The course sees photography as an exciting art form through which we can communicate our observations about our visual world. The act of seeing intelligently and sensitively is a key concept on this course. On the course we mainly use digital photography, so therefore it is important that you own a DSLR camera. It is very important that the work we do is seen in the context of other photographers and artists, as this is a rich source of ideas, so a lot of time is devoted to studying these. In order to communicate your ideas effectively you must learn how to use photographic equipment, so you will be shown the expressive potential of cameras and lenses, developing and printing in the darkroom, film, exposure, shutter speed and aperture.
Studying photography at this level is very different from everyday snap photography. There is a mixture of practical work and writing about photography generally. Teachers and technicians will show you how to use photographic equipment properly, and how it can be exploited creatively.
You will be expected to write up your work and present it in a workbook, and you need to have access to a camera for working at home. There is a very clear structure to the
course, but you will be given the opportunity to interpret ideas in your own way and use your own creativity – there is a lot of scope for your imagination! All the work you do is closely related to the ideas and practice of both historical and contemporary photographers and other relevant artists. In the first year you will learn all the necessary techniques and processes to prepare you for the second year, which is more concerned with personal investigations. Your final work will be produced under exam conditions.
Students are entered for AQA examinations. The course is made up of two components, Component 1 is portfolio based and makes up 60% of your final grade, whilst Component 2 is an externally set exam task worth 40%.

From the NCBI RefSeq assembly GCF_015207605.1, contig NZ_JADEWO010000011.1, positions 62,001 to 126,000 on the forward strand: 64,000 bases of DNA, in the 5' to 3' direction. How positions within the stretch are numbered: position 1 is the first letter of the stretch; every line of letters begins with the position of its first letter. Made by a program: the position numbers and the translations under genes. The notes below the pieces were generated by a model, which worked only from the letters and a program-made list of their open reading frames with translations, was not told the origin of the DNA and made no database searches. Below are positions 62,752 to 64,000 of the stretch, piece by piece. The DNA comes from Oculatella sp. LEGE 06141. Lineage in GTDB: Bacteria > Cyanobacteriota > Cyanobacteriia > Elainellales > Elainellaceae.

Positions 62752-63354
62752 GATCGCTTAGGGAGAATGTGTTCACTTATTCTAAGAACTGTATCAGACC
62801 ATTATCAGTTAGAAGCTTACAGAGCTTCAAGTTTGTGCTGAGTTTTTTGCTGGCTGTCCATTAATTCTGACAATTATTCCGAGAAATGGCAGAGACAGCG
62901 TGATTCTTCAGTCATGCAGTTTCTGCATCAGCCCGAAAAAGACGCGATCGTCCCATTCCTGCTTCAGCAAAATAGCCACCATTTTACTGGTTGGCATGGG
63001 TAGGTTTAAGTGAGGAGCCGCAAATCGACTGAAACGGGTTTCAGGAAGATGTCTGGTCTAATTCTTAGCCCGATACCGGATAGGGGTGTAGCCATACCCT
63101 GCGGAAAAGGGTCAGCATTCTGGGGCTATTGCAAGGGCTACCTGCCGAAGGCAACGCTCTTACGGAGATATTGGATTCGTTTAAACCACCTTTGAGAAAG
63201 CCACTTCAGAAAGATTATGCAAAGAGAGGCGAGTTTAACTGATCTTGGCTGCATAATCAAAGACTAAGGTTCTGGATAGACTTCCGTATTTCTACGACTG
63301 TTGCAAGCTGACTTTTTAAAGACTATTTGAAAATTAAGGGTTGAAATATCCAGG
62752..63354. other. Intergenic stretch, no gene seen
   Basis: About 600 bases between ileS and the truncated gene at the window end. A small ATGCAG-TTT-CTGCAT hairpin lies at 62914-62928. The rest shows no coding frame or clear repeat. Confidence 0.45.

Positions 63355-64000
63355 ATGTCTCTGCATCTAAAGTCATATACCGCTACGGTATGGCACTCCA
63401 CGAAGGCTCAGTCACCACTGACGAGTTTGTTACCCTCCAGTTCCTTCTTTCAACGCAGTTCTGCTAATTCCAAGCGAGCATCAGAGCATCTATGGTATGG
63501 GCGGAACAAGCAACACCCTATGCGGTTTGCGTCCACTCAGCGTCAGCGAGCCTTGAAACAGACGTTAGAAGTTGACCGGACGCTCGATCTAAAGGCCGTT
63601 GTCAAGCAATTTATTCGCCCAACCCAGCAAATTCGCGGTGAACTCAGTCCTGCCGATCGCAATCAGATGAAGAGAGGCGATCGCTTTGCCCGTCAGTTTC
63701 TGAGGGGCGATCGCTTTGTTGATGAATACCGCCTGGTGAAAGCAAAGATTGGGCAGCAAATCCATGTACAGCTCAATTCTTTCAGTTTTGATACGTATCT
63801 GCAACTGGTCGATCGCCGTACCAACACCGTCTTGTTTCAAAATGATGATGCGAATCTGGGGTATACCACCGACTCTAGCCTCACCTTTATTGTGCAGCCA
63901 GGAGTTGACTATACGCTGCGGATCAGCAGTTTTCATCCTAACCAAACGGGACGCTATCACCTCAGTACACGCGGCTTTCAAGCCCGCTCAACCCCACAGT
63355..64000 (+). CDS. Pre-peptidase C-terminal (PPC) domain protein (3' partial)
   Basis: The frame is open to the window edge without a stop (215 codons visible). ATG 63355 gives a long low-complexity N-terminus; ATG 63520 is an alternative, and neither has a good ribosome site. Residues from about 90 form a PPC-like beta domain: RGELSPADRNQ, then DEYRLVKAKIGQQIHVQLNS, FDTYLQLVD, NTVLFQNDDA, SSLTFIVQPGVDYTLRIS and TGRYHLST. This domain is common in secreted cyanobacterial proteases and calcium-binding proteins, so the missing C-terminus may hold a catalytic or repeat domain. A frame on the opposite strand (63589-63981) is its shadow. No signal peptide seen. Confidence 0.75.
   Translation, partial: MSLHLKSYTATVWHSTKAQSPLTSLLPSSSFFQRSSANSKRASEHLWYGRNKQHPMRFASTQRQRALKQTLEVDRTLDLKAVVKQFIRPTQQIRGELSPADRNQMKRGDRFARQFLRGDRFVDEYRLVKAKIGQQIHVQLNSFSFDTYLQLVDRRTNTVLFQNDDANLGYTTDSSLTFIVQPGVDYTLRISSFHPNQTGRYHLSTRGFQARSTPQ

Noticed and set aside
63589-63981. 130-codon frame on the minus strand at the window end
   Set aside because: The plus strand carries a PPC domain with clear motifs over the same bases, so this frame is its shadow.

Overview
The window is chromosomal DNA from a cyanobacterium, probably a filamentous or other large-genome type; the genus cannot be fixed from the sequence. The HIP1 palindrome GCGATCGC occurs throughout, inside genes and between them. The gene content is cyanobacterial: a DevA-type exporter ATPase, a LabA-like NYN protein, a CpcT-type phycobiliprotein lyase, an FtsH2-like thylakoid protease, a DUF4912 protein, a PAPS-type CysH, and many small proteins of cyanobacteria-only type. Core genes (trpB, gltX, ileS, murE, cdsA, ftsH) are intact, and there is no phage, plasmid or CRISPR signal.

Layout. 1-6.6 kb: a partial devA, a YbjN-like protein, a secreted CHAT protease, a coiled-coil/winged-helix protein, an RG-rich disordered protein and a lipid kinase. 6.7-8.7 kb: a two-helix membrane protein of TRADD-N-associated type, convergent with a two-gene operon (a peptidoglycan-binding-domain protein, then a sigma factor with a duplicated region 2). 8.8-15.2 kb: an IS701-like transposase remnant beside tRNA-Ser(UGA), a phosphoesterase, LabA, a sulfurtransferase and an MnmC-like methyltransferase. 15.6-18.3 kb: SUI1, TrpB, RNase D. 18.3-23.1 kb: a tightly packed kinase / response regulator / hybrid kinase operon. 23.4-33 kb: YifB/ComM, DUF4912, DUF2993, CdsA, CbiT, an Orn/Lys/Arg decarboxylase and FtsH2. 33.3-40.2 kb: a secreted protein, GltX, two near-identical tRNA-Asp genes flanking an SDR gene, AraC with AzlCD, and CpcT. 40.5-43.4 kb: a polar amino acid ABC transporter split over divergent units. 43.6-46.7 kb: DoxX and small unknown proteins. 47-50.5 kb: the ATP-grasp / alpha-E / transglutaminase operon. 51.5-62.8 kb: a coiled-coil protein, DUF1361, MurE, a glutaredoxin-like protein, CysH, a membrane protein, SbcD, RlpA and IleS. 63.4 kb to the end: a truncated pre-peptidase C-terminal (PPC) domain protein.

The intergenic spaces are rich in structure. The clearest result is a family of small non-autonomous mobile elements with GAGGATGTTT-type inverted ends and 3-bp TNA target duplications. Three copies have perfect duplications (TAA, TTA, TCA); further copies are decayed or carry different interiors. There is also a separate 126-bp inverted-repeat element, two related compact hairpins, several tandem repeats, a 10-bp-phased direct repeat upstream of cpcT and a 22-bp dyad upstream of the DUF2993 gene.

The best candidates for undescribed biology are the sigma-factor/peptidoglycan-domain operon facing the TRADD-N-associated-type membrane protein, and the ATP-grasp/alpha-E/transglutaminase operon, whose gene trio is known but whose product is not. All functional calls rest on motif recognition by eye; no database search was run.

To enrol for an A level programme we normally expect applicants to have achieved good GCSE passes in at least six subjects, these must:
• demonstrate the suitability for Advanced Level study
• have been achieved at Grade 4/C as a minimum
• include two at Grade 5/B as a minimum
Mathematics - If not achieved within the scope of the above should normally be achieved at grade 3/D. If mathematics is not achieved at grade 4/C then it will be a requirement to continue to study at the correct level until a grade 4 is achieved. Subjects with a mathematical content will require a higher grade.
In addition to the standard College entry requirements, this particular course normally requires a student to have achieved Grade 4 or above in a GCSE Art and Design course or Grade 4 in GCSE Design and Technology (Graphic Products or Resistant Materials). Previous photographic experience is useful but not essential, as we start everyone from the very beginning. We will consider applications from students who don’t have Art GCSE but can show they have had experience of photography.
Some students progress to degree courses in Photography itself, but students will find A Level Photography useful in supporting applications for further study in wider fields of Art and Design. The course teaches you the skills of visual communication, which will be a valuable asset in a wide range of careers such as advertising, journalism and teaching.
What does the course combine well with?
A wide variety of subjects. Photography combines Art and Science very neatly. Although many students study it alongside art subjects, useful links exist between Photography and Psychology, Media Studies, Film Studies, History, Sociology, Geography and English.